WASHINGTON – Casting aside his own advice to American diplomats and bulldozing a long tradition of secretary of state non-partisanship, Mike Pompeo plunged into the heart of the 2020 presidential race Tuesday with a speech supporting Donald Trump’s reelection.
The address was roundly condemned by Democrats and others as an inappropriate breach of decades of diplomatic precedent and a possible violation of federal law prohibiting executive branch employees from overt political activism while on duty. Indeed, Pompeo himself had reminded State Department staffers of those restrictions only last month. Yet he went ahead with the speech, which was recorded in Jerusalem during an official visit to the Middle East, over strident objections, complaints of hypocrisy and the threat of a congressional investigation.
Although the State Department maintained Pompeo was speaking in his personal capacity without any U.S. government support or staffing — therefore, legally — the Trump campaign and the Republican National Committee identified him a “secretary of state” in previews of his convention remarks.
But while the venue and audience were extraordinary and perhaps problematic, the content of Pompeo’s roughly four-minute speech would not have been out of place in any number of his previous public appearances either at home or abroad.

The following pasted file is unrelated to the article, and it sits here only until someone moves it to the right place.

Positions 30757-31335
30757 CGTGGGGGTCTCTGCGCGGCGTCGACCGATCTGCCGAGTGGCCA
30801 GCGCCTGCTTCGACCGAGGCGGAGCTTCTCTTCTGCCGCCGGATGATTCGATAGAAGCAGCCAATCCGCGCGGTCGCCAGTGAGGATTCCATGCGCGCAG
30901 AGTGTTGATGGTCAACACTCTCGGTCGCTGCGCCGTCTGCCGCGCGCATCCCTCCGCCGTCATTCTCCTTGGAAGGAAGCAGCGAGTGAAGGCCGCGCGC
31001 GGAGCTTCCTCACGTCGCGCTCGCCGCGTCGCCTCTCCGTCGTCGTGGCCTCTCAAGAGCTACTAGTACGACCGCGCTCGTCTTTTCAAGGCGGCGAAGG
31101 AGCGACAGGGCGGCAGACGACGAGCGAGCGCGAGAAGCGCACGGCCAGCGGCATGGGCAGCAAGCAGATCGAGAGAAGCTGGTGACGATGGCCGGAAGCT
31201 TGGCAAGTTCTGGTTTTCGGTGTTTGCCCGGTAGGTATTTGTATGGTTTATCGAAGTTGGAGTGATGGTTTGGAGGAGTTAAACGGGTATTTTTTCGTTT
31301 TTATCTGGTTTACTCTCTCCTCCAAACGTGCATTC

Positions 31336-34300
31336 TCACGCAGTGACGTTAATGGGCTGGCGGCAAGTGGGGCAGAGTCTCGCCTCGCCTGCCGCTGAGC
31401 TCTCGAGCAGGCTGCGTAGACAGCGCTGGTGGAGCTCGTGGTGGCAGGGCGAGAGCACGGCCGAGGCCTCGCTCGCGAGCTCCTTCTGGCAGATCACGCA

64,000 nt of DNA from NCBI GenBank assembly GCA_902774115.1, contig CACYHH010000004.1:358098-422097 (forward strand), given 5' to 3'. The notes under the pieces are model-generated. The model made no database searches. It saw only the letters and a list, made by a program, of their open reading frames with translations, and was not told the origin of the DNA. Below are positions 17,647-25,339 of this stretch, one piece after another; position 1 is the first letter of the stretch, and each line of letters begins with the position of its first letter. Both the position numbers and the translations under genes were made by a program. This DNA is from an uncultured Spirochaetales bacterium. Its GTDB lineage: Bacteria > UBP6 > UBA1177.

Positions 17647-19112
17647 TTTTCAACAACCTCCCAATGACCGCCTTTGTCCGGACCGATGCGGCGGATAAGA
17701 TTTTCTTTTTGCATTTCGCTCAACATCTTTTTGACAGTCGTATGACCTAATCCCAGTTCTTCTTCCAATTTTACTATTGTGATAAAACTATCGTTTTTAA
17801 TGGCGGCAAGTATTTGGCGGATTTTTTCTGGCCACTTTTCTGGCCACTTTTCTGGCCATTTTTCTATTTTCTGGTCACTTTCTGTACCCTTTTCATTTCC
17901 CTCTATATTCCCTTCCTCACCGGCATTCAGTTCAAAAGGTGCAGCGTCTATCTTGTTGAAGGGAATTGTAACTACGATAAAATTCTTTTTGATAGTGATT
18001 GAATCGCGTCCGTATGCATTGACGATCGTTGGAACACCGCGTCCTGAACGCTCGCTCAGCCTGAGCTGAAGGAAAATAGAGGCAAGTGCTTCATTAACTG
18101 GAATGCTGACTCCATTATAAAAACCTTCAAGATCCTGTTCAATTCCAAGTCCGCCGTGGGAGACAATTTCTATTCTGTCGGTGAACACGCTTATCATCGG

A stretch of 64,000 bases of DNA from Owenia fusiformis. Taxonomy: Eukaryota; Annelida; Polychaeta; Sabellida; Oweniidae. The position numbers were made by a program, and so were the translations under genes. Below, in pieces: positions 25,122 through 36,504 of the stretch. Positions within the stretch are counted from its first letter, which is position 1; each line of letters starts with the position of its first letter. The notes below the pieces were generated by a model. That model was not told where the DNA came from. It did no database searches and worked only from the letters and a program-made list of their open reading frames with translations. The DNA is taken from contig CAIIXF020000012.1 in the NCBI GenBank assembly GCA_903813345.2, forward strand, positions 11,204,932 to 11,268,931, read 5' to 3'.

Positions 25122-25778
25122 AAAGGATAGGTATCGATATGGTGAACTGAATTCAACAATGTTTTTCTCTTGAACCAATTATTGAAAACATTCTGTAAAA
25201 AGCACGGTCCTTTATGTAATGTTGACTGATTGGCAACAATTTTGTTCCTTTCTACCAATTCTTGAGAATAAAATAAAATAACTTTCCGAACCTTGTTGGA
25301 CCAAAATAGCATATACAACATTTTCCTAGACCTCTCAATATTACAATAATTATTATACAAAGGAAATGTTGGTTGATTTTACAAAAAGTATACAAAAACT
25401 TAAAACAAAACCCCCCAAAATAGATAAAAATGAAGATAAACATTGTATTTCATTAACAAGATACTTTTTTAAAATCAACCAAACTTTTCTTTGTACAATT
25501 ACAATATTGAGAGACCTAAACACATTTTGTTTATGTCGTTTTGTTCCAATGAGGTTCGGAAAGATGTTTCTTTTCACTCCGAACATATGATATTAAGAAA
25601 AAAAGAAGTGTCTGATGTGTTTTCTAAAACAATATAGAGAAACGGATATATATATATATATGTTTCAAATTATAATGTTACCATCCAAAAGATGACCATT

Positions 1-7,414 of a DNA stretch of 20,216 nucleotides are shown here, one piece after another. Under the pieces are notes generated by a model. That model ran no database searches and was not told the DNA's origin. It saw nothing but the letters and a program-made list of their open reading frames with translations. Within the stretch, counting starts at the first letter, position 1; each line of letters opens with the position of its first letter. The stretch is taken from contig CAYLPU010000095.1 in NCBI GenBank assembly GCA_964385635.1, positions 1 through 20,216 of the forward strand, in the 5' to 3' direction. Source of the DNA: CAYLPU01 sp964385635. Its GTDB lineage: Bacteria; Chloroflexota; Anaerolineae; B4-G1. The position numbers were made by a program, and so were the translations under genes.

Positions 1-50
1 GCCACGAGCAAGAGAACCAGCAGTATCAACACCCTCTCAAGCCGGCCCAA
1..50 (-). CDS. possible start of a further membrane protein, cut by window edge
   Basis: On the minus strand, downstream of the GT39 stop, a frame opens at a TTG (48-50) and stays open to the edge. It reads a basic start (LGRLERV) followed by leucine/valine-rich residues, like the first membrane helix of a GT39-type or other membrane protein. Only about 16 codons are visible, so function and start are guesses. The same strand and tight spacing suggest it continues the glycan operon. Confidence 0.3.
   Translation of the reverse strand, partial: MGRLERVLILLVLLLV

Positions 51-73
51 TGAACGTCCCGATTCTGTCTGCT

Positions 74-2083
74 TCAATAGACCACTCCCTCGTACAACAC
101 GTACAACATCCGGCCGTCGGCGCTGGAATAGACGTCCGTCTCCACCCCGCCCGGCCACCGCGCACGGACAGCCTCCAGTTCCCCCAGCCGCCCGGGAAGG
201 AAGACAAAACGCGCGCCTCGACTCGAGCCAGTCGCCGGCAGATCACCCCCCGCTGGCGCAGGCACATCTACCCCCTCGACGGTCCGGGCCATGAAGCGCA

Pompeo delivered standard recitations of GOP claims about the successes of Trump’s “America First” foreign policy against Russia, China and Iran. He said they made his family — wife Susan and son Nick — and all Americans safer. He spoke of the defeat of the Islamic State’s physical caliphate, Trump’s pro-Israel agenda and the president’s determined vigilance to guard against the “predatory aggression” of the Chinese Communist Party.
It was material Pompeo has repeated countless times before audiences foreign and domestic at think-tank events, media interviews and press conferences that have seldom been met with raised eyebrows. In fact, Pompeo’s convention speech was relatively mild in comparison with previous comments he has made taking Democrats to task for failed policies.
In an apparent nod to concerns about the appearance, which congressional Democrats allege is in violation of the Hatch Act prohibiting executive branch employees from partisan activity, Pompeo did not attack Trump’s opponent, former Vice President Joe Biden, by name or even mention the Democratic party. He limited his remarks to a defense of Trump and the policies of the administration — something all secretaries of state do, albeit not at their party conventions.
Widely considered to be interested in seeking the 2024 GOP presidential nomination, Pompeo did not expressly urge voters to cast their ballots for Trump. Instead he limited his exhortation to the observation that “the way each of us can best ensure our freedoms is by electing leaders who don’t just talk, but deliver.”